You’ve inherited some money, or sold a business. What now?
Most people don’t have the skill, time, or willingness to manage their own investments.
One option is to entrust your funds to a professional money manager. But how to choose one?
I would recommend the following checklist:
1. Skin in the game The first question I would ask: “What percentage of your net worth have you invested in the way you are recommending?” If it’s not a significant portion, I would quit the meeting right here and walk out.
Some years ago, I helped a friend get his finances in order. He owned some products that the private banker had recommended. “A great opportunity”, the banker said. I asked him: “Do you own any of these funds and certificates?” He smiled and said: “No, I’m saving to buy a rental property.” A prime example of “Don’t listen to what people say. Watch what they do.“
2. Aligned incentives Make sure that the incentives between the manager and yourself are aligned. How does the manager get paid? Does he charge a high management fee? Does he get paid when the performance is negative?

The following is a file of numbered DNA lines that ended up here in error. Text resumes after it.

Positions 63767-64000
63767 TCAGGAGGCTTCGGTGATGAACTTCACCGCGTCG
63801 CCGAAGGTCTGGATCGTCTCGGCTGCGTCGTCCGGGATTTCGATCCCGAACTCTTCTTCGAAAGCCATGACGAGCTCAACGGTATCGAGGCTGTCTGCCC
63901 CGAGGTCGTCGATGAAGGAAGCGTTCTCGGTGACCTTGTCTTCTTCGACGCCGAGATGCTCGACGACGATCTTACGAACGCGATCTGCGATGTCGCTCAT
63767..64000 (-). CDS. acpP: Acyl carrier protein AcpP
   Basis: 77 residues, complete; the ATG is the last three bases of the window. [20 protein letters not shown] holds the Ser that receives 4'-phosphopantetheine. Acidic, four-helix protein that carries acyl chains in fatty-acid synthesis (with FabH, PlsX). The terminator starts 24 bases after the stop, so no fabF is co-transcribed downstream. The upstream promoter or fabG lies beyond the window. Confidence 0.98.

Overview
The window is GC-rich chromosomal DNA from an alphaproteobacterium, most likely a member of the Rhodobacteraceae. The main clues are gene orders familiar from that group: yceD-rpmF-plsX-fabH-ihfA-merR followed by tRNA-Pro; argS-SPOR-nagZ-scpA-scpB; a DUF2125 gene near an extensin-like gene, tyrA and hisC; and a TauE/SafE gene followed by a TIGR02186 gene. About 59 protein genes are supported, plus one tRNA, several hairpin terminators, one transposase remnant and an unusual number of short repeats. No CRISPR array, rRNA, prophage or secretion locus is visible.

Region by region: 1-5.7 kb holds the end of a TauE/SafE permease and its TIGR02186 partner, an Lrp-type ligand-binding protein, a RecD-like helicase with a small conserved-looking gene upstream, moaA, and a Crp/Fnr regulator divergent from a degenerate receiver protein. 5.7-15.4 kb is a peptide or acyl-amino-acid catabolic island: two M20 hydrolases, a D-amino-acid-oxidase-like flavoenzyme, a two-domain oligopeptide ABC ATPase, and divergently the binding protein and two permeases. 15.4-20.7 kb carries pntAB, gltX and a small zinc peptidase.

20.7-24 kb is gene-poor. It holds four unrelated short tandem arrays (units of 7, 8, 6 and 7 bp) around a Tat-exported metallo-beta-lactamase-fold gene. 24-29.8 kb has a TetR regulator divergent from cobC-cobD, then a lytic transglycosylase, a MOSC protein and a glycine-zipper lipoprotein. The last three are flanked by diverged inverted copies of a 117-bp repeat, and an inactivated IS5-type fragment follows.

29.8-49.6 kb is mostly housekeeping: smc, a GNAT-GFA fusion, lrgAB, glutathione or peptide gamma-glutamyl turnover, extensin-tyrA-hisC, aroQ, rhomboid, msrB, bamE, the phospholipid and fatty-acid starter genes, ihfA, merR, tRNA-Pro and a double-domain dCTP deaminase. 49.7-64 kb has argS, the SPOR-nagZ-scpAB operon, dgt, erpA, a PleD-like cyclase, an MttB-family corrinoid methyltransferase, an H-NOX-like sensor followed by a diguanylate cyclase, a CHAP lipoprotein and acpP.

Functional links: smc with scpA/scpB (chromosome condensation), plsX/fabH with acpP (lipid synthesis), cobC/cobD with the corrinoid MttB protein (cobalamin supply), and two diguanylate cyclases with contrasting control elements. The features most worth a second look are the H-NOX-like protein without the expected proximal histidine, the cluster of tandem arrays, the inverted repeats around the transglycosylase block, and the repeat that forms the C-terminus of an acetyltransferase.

Personally, I prefer and recommend the old Warren Buffett Partnership model: 0% management fee, an annual hurdle, and then a 25% performance fee. A high water mark ensures that a negative performance needs to be made up before the manager is paid. Simply said: the manager should only make money when you make money. Here’s a clip of Charlie Munger commenting on this topic.
3. Aligned investing philosophy How does the manager choose investments? Which criteria are applied? What is the minimum time horizon? The approach needs to make sense to you, and you need to understand the basic concept. The manager should also be able to show a track record of the applied approach. Ideally his own, or at least of the people/organizations that inspired him to use this approach.
Applying this checklist does not guarantee investment success. But it might help you prevent painful mistakes, and stacking the odds in your favor for finding a good manager.
The style of investing that speaks most to me is value investing, as practiced by Warren Buffett and Benjamin Graham. I’m often asked: “What is value investing exactly?”
Here is my understanding of the core principles:
Have more purchasing power in the future The goal of all investing is laying out money today, so that you can enjoy more purchasing power in the future. The principle is: Instead of eating the seeds, plant them, so one day, you will have plenty more to enjoy.